March 5, 2009
A team of Twitter users quickly acted to head off tragedy from a bomb threat in St. Louis Tuesday night.
23andMe, a personal genomics startup, will offer a social-networking tool that allows customers to compare their DNA.
The company’s ultimate goal is to create a genomic and phenotypic database large enough to be used for research, by asking users to voluntarily provide their medical histories and details on their medical conditions. The database would be similar to what’s collected by government and academic institutions for research, but participants would… read more
The social networks market is teeming with “mobile social networking” companies that want to bring the same phenomenon to the 3.3 billion cellphone subscribers, a number that far surpasses the total of Internet users.
The advantage over computer-based communities, they believe, is the ability to know where a cellphone is, thanks to global positioning satellites and related technologies.
myExperiment, the social networking site for scientists, has set out to challenge traditional ideas of academic publishing as it enters a new phase of funding.
Vivaty of Menlo Park, California, is creating a hybrid of conventional social networking sites such as Facebook and virtual worlds like Second Life.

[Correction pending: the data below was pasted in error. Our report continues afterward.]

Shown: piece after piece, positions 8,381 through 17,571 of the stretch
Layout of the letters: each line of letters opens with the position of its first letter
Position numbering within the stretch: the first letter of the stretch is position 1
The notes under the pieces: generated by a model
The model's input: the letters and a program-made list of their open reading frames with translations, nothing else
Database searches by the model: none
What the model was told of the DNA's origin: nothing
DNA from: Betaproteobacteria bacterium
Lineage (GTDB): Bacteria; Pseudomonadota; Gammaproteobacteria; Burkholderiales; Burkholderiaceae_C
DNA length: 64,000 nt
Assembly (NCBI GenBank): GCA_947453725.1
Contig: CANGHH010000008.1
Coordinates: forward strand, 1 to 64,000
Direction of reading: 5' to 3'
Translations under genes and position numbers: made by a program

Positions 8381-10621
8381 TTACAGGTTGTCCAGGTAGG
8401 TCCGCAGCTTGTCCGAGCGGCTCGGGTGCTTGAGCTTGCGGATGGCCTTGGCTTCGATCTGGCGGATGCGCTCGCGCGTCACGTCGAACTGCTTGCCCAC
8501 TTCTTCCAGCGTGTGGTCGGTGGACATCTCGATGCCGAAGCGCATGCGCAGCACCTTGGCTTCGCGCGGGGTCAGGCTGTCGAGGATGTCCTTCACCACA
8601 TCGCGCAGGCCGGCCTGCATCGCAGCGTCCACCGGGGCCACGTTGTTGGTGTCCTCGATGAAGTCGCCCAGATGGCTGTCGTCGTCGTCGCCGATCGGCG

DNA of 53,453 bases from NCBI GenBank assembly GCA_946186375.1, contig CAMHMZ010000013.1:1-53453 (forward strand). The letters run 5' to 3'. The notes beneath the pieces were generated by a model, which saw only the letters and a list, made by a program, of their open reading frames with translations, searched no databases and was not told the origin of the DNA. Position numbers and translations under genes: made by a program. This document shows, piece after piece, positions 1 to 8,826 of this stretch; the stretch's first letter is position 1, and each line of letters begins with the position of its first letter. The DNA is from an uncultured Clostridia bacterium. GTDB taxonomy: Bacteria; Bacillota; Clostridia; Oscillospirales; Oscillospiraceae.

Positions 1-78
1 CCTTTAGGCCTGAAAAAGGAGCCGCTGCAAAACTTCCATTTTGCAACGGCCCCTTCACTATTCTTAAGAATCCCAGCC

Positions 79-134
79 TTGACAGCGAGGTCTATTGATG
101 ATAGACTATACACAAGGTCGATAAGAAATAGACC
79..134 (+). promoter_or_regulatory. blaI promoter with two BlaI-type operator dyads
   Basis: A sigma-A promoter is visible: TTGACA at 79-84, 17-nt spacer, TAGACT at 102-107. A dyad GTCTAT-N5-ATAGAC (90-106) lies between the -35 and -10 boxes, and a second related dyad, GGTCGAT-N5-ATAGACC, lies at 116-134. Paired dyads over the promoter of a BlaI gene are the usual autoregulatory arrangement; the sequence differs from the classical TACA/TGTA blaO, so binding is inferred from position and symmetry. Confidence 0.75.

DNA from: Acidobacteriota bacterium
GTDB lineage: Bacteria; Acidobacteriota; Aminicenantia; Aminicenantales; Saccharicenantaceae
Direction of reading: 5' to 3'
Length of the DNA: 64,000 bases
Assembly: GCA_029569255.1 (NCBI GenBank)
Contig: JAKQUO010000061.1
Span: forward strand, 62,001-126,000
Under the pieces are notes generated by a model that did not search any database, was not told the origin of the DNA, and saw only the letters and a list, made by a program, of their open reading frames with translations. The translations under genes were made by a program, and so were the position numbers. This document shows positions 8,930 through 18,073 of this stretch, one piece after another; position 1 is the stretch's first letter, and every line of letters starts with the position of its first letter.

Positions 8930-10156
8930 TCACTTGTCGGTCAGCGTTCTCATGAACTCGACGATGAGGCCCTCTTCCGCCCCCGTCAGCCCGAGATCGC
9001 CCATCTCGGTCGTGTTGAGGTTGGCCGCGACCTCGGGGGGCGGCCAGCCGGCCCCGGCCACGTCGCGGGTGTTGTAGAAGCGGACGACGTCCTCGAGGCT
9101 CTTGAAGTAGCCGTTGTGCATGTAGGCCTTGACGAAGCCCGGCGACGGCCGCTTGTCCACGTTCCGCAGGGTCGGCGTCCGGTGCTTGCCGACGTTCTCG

To be offered to Facebook users, Vivaty users will get access to a virtual room where they can adorn the walls with photos, watch a virtual television that plays YouTube, invite friends over to join them, and chat via 3D avatars.
Random networks, such as the Internet and global flight connections, have the potential for extreme behavior never seen before, suddenly gaining a central backbone of connections that make it simple to travel between any two points, researchers at the University of California at Santa Cruz and elsewhere have found.
The addition of just one link triggers an instantaneous phase change and the network becomes fully connected.
Miniature, ultra-flexible electrodes could be the answer to more successful treatment for Parkinson’s diseases, according to Professor Philippe Renaud of the École Polytechnique Fédérale de Lausanne (EPFL) in Switzerland.
Some 90,000 patients per year are treated for Parkinson’s disease, a number that… read more
In a new study, the large-scale ongoing Framingham Heart Study has found that drinking more than one soft drink a day, whether regular or diet, may be linked to an increased risk of developing heart disease, via an increase in metabolic syndrome.
Metabolic syndrome is a group of symptoms such as excess waist circumference, high blood pressure, elevated triglycerides, low levels of high-density lipoprotein (HDL or “good” cholesterol) and… read more